South Carolina Tort Claims Act - What is the South Carolina Tort Claims Act damages cap?
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What is the South Carolina Tort Claims Act?
The South Carolina Tort Claims Act is a state statute that permits individuals to sue and hold liable government employees and individuals for their actions in certain circumstances where an individual is injured. Before enacting the Tort Claims Act, government employees and officials had total immunity – they could not be successfully sued for injuries they caused. As discussed below, however, there are damages caps to claims against the government and its officials and employees.
What is the South Carolina Tort Claims Act Damages Cap?
The South Carlina Tort Claims Act Cap statutory cap is $300,000 per person for acts arising from a single occurrence. The total sum that can be recovered from a single occurrence cannot exceed $600,000 regardless of the number of agencies, political subdivisions, claims, or actions involved.
Therefore – if you or a loved one is suing a South Carolina government employee, agency, or official, the damages are capped at $300,000 per person or $600,000 per occurrence.
Unlike the medical malpractice damages caps, the Tort Claims Act damages caps are NOT adjusted for inflation. Though, they should be.
However, creative lawyers can argue for more than one “occurrence” and there may be separate and cognizable claims in addition to your claim.
Assume the following hypothetical, a child is paralyzed on a playground because of the schools negligence and the child’s family paid $200,000 in medical bills. The child has a claim for the injuries he or she sustained and that is capped at $300,000 under state law. However, the parent may also have a claim for the medical bills they incurred and therefore they may be able to recover $600,000 for this single “occurrence” from the school district under state law. (Creative lawyers may also find other pockets to sue under this hypothetical too such as the equipment manufacturer, maintenance/repair crew, or some other negligent actor). Here – as against just the school district – both the child and the parent may have claims for this single occurrence and can collect $600,000.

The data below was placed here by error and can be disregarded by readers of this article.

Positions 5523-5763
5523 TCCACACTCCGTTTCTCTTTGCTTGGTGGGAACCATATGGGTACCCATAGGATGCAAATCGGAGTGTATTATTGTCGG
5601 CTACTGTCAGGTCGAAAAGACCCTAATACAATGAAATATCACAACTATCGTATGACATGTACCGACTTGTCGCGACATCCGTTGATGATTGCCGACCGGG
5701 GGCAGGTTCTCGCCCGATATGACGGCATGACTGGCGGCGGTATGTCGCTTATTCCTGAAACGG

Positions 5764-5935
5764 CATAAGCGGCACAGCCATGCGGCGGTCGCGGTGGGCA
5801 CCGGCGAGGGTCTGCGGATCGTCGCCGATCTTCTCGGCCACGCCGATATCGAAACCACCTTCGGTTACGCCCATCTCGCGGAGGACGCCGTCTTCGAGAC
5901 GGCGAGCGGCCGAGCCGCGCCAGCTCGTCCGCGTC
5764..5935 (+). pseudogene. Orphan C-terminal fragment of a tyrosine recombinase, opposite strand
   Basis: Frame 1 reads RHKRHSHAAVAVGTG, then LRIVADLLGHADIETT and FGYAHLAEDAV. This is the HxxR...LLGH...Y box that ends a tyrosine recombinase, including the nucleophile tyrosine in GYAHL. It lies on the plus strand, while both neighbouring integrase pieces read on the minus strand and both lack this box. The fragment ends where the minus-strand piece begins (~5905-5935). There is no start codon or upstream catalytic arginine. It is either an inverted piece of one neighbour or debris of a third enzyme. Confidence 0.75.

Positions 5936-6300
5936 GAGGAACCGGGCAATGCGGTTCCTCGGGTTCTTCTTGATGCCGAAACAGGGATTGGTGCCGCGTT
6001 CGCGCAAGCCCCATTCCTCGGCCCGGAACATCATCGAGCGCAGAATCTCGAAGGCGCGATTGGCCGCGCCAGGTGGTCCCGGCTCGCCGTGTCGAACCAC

A parent’s claims for a child’s medical expenses and loss of services are claims that are separately cognizable from the child’s claims under the Tort Claims Act. Wright v. Colleton County School Dist., 301 S.C. 282 (1990). In Wright, a minor child was seriously injured while working on the premises owned by the Colleton County School District. Id. The child’s mother brought suit, under the South Carolina Tort Claims Act, against the School District for hospital and medical bills and for the loss of services of her minor son. Id. On appeal, the Supreme Court of South Carolina held that the parent’s mother could recover for the child’s medical bills as well as the loss of her child’s services. Id. In Wright, where the parent’s and child’s damages each exceeded $250,000 (the recoverable cap in 1990), the parent was entitled to receive $250,000 in damages, as the maximum amount a person may recover under § 15-78-120(a)(1) because of a loss arising from a single occurrence, without regard to the $250,000 in damages which had already been paid for the child’s claims. Id. See also Endres v. Greenville Hosp. System, 312 S.C. 64 (1993).
While a parent has a “loss” and can recover for loss of services, South Carolina courts have held that a parent cannot recover for loss of consortium. Long v. Wray Auto., Inc., 2006 WL 3612875, at *3–4 (D.S.C. Dec. 8, 2006) (citing Kirkland v. Sam’s East, Inc., 411 F.Supp.2d 639 (D.S.C. 2005); Taylor v. Medinica, 324 S.C. 200 (1996)); See also Endres v. Greenville Hosp. System, 312 S.C. 64 (1993) (finding that parents’ claims for actual damages relating to child’s medical expenses were not barred despite settlement of the suit by the child against the hospital for the maximum amount recover under the Charitable Immunity Act).
Finally, as for the calculation of damages, the collateral source rule barred admission of amounts actually paid by Medicare toward an injured party’s medical bills in a plaintiff’s SCTCA action. Parker v. Spartanburg Sanitary Sewer Dist., 362 S.C. 276 (Ct. App. 2005).
When the SCTCA applies and individual defendants are found to have committed intentional, fraudulent, malicious, or criminal acts, then the SCTCA’s usual protections for individual defendants do not apply. Such conduct would allow a plaintiff to recover in full.
Even when the defendants are numerous, the cap remains in effect, and the only mechanism to increase recovery is to plead and prove additional occurrences. For each occurrence, the total sum of recovery, regardless of the number of plaintiffs, is limited to $600,000.